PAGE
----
It was the rare Billy Graham Evangelistic Association event in which Graham was in the audience -- incognito in a hat and dark glasses -- and his brother-in-law Leighton Ford was in the pulpit.

Graham was set to preach the next day, noted Ford. At the altar call, Graham saw the man seated in front of him was struggling. Leaning forward, but remaining anonymous, Graham asked if he wanted to go forward and accept Jesus as his Savior. No, the man replied, "I'll wait till the big gun preaches tomorrow night."

There was a time when Baptists could count on ordinary people showing up at crusades and local "revivals." Some were worried about heaven, and hell. Some were impressed by strong local churches and figured they had little to lose by walking the aisle and getting baptized. Times have changed. That will be a big subject looming when America's largest Protestant flock gathers June 11-12 in Birmingham, Alabama.

For decades, Baptists have "relied on revivalism" as an engine that would deliver growth, noted the Rev. Albert Mohler Jr., president of Southern Baptist Theological Seminary in Louisville, Kentucky. "The problem is that revivalism only works when Christianity is triumphant or on the rise," he said. "Revivalism ... isn't going to be as effective when Christianity is in eclipse."

Membership hit 14.8 million last year, down from 16.3 million in 2006 - falling 8% in that era. That reality cannot be ignored, even if it isn't as stunning as the 30%-50% declines seen in mainline Protestant churches. The most telling statistics point to declines in baptisms, which fell 3% in 2018 -down to 246,442.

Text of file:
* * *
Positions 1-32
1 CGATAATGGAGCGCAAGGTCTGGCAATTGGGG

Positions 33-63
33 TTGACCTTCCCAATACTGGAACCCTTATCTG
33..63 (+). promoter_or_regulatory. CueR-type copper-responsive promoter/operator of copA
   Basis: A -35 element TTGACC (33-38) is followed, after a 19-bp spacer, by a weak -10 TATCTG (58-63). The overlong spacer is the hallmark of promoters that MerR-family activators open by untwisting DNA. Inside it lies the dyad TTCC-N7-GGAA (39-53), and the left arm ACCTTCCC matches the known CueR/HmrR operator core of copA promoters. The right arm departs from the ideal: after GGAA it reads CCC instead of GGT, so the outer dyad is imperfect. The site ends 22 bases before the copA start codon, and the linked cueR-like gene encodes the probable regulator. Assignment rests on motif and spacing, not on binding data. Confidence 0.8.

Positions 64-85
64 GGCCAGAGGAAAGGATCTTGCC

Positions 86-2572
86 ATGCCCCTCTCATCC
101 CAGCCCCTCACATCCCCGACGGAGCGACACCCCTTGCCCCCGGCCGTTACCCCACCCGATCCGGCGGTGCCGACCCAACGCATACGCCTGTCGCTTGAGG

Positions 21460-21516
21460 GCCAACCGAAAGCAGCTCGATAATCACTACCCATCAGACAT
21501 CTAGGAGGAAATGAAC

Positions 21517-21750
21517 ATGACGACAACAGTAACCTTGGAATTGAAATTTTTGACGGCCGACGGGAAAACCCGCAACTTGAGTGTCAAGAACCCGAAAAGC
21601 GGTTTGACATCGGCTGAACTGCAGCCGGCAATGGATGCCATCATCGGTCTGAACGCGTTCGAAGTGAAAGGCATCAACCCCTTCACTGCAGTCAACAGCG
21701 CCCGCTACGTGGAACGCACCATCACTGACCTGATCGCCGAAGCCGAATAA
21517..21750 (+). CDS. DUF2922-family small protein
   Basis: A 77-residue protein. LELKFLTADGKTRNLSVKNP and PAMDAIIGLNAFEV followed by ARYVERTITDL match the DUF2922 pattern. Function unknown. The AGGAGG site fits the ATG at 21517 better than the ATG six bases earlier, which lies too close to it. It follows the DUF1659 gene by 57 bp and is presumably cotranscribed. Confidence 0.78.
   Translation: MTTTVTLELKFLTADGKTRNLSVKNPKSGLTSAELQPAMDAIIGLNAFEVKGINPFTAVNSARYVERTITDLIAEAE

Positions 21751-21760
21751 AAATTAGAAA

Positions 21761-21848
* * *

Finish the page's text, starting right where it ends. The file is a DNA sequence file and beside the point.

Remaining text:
Mohler published an essay, titled "The Future of the Southern Baptist Convention: The Numbers Don't Add Up," covering several sobering trends:

• Baptist Sunday school students used to complete forms indicating if they had arrived on time, brought their Bibles, studied the lesson, stayed for worship, etc. Today, many churches struggle to maintain Sunday schools and youth programs. Many parents have "bought into the larger culture's portrait ... complete with sports activities, violin and ballet lessons and activities to boost a child's college admissions application."

• SBC numbers peaked as declines began in U.S. birth rates.

• Rising numbers of Americans feel lonely, and desperate. But few fret about what will happen when they die. They trust God lets "good people" go to heaven.

• Parents face tough choices about how to control smartphones, tablets, laptops and other devices.

"SBC trends looked great when our neighbors ... gained social status ... by joining the Baptist Church," wrote Mohler. "Now, given secularization and the sexual and moral revolutions reshaping our culture, our neighbors may lose social capital by joining our churches."

Terry Mattingly is the editor of .

and Senior Fellow for Media and Religion at The King's College in New York City. He lives in Oak Ridge, Tennessee.

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